That being said, by today's standards the Aqua Tower could probably be clasified as a ["eco"] building. Only time will tell if ["eco"] will grow and stick onto the history books, or if perhaps it will become a substyle of a larger style. Only time will tell. Until then, saying that the Aqua Tower is a Contemporary Aqua Tower building, is the best we can do.

Spaces & Uses

The Aqua Tower reaches an architectural height of 859ft (261.8m), with the last accesible floor being 822ft (250.6m) off the gorund. It has a total of 88 floors, 82 above ground and 6 basements, served by 24 elevators

The building sits on a 1,980,558 sqf (184,000m2) lot.It has a built-up area of 1,980,558 sqf (184,000m2) offering 1,900,001 sqf (176,516m2) of usable space.

If you want to get a nice view of Chicago the Aqua Tower offers an observatory deck.

In regards to parking space, the building has a total of 1557 spots available, which roughly equals 19 spots per floor (above ground), or one parking spot per every 1,216 sqf (113m2) of usable space.

Ever since opening its doors to the public in 2009, the Aqua Tower has been a mixed use building. It incorporates 4 main uses, which are commercial, residential, hotel, and parking spaces.

859ft (261.8m)
822ft (250.6m)
6 basements

Materials & Structure

The Aqua Tower uses a framed tube-in-tube structure , with reinforced concrete columns and beams.

A framed tube-in-tube structure uses a central core, known as inner tube, which usually holds stairs, lifts and installations, and a perimeter of columns around it, which form the exterior tube. The interior tube is tipically more massive (often made of reinforced concrete), and the exterior tube is "lighter" (made of steel or concrete columns). Both tubes are conencted via horizontal elements which make up the floors and also transmit any horizontal froces from the facade to the core.

It is uncommon for a framed tube-in-tube structure type building to have a non-load-bearing facade, as the exterior "tube" is usually integrated into the facade.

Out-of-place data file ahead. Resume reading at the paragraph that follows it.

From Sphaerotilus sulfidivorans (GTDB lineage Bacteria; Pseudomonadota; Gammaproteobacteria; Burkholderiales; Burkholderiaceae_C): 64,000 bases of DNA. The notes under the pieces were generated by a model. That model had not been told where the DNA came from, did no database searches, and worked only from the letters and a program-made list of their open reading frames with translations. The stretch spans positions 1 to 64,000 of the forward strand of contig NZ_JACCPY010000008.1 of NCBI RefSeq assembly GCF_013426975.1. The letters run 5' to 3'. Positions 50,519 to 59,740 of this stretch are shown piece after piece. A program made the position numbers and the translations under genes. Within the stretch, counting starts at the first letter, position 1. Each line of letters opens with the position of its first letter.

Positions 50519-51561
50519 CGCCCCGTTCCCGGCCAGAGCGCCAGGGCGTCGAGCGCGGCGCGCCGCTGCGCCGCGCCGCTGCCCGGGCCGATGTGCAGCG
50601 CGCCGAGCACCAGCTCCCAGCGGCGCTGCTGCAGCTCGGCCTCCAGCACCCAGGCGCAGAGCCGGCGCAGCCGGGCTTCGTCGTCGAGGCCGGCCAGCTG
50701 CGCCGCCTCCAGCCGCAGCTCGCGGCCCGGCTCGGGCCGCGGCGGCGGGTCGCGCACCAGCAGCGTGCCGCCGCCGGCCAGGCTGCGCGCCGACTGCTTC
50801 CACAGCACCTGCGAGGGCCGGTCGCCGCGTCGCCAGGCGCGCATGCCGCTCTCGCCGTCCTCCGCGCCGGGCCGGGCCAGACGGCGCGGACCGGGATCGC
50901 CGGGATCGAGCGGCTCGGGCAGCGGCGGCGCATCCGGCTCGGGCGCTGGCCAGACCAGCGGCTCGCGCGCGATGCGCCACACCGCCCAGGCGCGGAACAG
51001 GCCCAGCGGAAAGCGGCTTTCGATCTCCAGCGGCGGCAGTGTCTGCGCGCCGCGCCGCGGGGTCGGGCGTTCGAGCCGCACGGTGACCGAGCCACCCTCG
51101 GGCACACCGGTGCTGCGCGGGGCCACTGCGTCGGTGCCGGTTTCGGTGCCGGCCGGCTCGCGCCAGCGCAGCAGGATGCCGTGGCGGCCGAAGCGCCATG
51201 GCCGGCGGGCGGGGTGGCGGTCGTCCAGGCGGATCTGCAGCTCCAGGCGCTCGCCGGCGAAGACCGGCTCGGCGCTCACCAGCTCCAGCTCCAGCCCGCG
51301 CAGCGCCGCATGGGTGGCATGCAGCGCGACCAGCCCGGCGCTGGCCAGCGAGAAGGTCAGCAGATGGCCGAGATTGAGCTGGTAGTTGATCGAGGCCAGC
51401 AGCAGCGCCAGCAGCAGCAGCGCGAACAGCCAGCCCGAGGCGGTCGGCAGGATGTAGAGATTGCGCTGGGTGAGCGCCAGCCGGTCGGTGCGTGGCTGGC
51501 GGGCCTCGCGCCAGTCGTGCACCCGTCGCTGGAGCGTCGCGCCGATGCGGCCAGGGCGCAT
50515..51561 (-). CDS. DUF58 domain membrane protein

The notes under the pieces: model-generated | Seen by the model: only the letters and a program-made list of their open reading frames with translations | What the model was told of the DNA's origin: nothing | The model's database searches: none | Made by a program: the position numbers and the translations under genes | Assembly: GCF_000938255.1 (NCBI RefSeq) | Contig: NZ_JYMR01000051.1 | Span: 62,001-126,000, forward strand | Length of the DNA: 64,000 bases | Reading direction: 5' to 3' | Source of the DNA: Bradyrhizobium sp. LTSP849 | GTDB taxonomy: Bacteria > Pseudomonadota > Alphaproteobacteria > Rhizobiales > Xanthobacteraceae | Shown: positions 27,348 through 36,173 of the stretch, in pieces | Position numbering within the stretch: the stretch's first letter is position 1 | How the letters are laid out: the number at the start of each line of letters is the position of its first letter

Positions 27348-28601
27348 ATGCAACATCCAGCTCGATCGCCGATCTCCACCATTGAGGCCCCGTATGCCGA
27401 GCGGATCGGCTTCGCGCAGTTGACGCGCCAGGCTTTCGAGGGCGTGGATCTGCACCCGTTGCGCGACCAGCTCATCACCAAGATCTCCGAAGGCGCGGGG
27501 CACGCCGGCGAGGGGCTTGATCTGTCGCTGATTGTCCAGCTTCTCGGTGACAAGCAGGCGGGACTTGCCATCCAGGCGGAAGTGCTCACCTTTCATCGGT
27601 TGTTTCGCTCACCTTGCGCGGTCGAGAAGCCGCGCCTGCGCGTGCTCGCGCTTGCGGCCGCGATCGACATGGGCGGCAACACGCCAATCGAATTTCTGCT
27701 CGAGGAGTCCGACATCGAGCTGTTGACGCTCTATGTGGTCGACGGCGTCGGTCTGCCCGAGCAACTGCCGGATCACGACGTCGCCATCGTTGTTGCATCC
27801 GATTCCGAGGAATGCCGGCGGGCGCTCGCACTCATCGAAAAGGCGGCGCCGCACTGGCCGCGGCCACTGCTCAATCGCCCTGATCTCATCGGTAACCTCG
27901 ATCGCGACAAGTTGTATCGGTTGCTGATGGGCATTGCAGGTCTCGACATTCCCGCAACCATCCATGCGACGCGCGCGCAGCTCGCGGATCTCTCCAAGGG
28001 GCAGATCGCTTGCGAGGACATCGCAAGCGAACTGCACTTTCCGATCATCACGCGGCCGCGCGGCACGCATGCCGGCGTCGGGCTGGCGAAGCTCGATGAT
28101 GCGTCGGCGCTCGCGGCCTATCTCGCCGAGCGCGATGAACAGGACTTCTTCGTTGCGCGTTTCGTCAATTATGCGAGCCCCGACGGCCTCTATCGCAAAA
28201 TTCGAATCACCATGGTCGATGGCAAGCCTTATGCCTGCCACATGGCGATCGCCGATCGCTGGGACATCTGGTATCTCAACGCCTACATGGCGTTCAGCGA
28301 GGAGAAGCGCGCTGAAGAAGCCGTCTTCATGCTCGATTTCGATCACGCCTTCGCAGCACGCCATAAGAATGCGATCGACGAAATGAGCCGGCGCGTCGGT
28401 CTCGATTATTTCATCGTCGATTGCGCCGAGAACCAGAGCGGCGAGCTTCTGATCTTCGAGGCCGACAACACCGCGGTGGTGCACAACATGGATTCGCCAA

At its core, the building maintains a standard, modern box structure, yet it is far from conventional. Each balcony, integral to the facade's aesthetic, is meticulously integrated into a greater floor slab design. Contractors relied on GPS coordinates to ensure the precise pouring of each of the 82 unique balcony designs, contributing to the tower's distinctive appearance. Despite its visually striking elements, Aqua's plans reveal a rational structure, echoing the legacy of Mies Van Der Rohe's architectural principles in the city

From an aesthetic point of view, the facade features a nautical theme, with wavy balconies and blue-green tinted windows. The tower's distinctive form is achieved by varying floor slabs based on views, sunlight, and use.

Strategically sculpted slabs offer outdoor terraces with views of Chicago landmarks. Borrowing from terrestrial topography, the tower resembles a vertical landscape of hills, valleys, and pools. Its curving balconies and reflective glass create the impression of cascading water.

Sources

  • studiogang.com
  • www.floornature.es
  • www.slideshare.net
  • www.newyorker.com
  • www.archdaily.com
  • en.wikiarquitectura.com
  • www.mgsarchitecture.in
  • www.usgbc.org